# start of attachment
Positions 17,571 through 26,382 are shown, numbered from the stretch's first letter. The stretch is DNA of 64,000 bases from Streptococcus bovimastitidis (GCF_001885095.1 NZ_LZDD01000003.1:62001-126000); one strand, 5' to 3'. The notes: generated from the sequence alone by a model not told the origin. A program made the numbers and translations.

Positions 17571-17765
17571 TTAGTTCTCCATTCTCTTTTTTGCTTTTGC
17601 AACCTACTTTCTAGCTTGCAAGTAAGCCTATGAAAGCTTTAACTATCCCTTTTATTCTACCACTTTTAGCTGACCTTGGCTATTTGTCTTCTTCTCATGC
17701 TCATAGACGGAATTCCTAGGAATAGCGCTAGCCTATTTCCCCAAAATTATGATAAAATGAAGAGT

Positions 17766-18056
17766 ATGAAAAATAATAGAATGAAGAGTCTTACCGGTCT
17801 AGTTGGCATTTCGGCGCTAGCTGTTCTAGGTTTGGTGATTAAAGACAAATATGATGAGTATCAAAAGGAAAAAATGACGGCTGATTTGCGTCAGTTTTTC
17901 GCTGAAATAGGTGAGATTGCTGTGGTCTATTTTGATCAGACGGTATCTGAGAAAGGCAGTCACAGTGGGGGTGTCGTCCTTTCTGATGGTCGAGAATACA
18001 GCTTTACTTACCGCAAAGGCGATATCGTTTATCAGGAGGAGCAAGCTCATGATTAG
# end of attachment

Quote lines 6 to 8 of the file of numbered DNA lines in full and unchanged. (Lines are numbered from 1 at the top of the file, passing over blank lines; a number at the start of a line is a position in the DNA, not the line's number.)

Positions 17766-18056
17766 ATGAAAAATAATAGAATGAAGAGTCTTACCGGTCT
17801 AGTTGGCATTTCGGCGCTAGCTGTTCTAGGTTTGGTGATTAAAGACAAATATGATGAGTATCAAAAGGAAAAAATGACGGCTGATTTGCGTCAGTTTTTC